Traditional antique tribal Afshari rug from central Iran. This impressive geometric motif is often referred to as a ‘shield’ design.
Very minor wear with generally excellent wool pile. Fringes and side cords are in fine shape with a smidgen of wear on the side cords.
Aside from the predominant reds, whites and blues, the carpet also displays green and yellow.
The rug is woven from natural wool and natural cotton. The field is filled with small icons and blue boteh figures.
Woven in the mid 20th century (1950s – 1960s). The exact size of the carpet is 5 ft. 6 in. by 4 ft. 6 in.
Last photo with silver dollar shows the back. Afshar rugs are often fairly square in shape compared to other tribal rugs that are more rectangular.
A lovely example of a traditional Afshari rug for an appreciative collector.
The Afshar tribe has a remarkable history, and its weavers create some of the most beautiful village rugs in Iran.
Describing the Afshar, Wikipedia notes:
“The Afshar, also spelled Awshar or Afşar, are one of the Oghuz Turkic peoples. These originally nomadic Oghuz tribes moved from Central Asia and initially settled in Iranian Azerbaijan, later being relocated by the Safavids to Khurasan and Mazandaran. Today, they are variously grouped as a branch of the Turkmens or the Azerbaijanis.
Afshars in Iran remain a largely nomadic group, with tribes in central Anatolia, northern Iran, and Azerbaijan. They were the founders of the Afsharid and Karamanid dynasties. Nader Shah, who became Shah of Iran in 1736, was from the Qirqlu tribe of Afshar.”
The boteh icon, quite common in Persian rugs, has a fascinating history. This pattern, which has also appeared in India, has been popular in Persian carpets for several centuries.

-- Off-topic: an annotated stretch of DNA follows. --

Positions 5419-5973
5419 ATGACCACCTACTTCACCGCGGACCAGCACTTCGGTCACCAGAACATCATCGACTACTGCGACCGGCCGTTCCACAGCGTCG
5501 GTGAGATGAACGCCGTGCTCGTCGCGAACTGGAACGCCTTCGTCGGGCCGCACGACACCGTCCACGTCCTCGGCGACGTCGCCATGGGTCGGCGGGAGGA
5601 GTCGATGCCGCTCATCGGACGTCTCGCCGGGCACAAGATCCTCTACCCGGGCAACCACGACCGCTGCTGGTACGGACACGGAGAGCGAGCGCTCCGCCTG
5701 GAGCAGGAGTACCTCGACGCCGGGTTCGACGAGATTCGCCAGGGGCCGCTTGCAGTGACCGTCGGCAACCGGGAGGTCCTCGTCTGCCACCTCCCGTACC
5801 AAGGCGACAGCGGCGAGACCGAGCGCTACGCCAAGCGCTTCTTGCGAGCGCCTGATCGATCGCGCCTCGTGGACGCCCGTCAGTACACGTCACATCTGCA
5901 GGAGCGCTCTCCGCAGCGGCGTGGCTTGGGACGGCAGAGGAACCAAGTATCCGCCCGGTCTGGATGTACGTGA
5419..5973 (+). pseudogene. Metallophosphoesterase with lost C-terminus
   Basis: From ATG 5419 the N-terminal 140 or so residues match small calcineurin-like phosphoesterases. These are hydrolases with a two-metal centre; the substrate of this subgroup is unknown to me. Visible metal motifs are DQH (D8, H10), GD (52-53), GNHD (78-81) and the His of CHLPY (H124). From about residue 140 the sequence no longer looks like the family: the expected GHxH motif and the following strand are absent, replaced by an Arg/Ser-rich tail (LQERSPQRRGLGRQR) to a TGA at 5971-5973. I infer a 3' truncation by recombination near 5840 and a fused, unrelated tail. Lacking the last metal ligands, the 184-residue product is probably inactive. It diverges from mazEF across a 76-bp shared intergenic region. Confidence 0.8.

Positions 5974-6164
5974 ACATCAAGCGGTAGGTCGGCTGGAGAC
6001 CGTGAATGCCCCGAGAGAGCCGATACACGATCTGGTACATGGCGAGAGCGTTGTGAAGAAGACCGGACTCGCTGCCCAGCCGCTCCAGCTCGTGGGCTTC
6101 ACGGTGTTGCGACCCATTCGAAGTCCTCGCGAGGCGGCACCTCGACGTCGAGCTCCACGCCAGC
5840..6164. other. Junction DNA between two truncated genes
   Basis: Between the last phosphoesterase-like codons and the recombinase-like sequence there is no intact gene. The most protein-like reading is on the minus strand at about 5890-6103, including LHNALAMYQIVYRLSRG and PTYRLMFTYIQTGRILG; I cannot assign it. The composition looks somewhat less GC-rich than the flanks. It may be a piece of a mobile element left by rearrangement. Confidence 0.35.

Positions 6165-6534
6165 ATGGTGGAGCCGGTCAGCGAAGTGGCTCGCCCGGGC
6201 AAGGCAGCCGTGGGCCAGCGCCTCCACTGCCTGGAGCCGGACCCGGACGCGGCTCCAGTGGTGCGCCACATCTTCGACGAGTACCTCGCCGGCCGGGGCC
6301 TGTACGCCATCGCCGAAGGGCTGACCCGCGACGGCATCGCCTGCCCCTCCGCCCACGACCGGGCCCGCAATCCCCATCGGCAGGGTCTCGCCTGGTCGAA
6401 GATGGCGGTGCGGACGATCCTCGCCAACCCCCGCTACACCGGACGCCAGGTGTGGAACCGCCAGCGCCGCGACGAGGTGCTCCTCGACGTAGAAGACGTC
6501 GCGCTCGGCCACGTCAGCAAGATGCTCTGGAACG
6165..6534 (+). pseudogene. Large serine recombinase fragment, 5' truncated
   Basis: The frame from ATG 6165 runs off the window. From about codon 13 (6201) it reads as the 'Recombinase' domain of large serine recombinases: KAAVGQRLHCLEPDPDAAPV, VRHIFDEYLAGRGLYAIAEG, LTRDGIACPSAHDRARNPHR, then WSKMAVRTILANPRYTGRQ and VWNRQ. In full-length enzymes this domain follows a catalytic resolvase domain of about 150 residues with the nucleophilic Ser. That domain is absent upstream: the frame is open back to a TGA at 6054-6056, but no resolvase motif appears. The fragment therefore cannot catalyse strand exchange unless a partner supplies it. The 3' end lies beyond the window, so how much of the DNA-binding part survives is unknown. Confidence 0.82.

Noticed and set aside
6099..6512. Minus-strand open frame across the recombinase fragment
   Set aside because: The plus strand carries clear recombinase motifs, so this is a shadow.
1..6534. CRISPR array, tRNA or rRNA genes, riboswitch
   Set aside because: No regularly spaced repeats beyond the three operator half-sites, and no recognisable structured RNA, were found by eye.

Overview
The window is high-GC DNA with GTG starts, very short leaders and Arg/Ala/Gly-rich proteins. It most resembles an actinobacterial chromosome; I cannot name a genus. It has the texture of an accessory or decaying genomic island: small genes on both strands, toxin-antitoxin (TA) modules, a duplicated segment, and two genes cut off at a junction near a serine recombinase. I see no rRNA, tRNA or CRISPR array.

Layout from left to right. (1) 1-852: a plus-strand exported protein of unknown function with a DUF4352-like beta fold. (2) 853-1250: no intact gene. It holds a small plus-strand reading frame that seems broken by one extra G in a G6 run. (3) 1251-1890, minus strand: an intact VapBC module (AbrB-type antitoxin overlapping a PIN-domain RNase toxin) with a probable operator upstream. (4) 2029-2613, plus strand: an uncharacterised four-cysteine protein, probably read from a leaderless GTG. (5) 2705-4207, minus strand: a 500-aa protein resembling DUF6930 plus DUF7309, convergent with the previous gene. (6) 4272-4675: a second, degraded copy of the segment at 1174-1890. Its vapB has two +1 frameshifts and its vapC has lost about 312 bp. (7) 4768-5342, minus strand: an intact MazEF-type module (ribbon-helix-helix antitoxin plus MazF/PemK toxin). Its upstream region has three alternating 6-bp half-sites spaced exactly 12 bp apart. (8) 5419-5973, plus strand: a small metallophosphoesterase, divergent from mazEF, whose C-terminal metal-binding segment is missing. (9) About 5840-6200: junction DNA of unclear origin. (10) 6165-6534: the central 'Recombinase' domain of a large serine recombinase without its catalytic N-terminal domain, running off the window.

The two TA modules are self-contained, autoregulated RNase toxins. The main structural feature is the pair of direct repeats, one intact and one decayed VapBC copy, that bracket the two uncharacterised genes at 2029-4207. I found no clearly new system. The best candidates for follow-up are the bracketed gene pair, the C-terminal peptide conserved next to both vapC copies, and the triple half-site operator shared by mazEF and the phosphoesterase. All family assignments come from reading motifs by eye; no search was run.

Copied by the British textile industry, the design is often known as Paisley, named after the Scottish town which produced the textiles in mass. The boteh, of course, appeared as a key element in Persian rugs and textiles long before the British borrowed it for their textiles.
The boteh, which can look like leaves, drops of water, little cobras, tadpoles, and many other figures, may date all the way back to ancient Zoroastrianism, over 2500 years ago.
Regarding the origins of the boteh, Wikipedia asserts:
“Some design scholars believe it is the convergence of a stylized floral spray and a cypress tree: a Zoroastrian symbol of life and eternity. Paisley is the quintessential visual metaphor of Iran’s bifurcated and tormented identity – riven between Arabic Islam and pre-Islamic Persian creeds. It is a bent cedar, and the cedar is the tree Zarathustra planted in paradise. The heavenly tree was “bent” under the weight of the Arab invasion and Muslim conquest of Persia. The “bent” cedar is also the sign of strength and resistance but modesty.
According to Azerbaijani historians, the design comes from ancient times of Zoroastrianism and is an expression of the essence of that religion. It subsequently became a decorative element widely used in Azerbaijani culture and architecture.”
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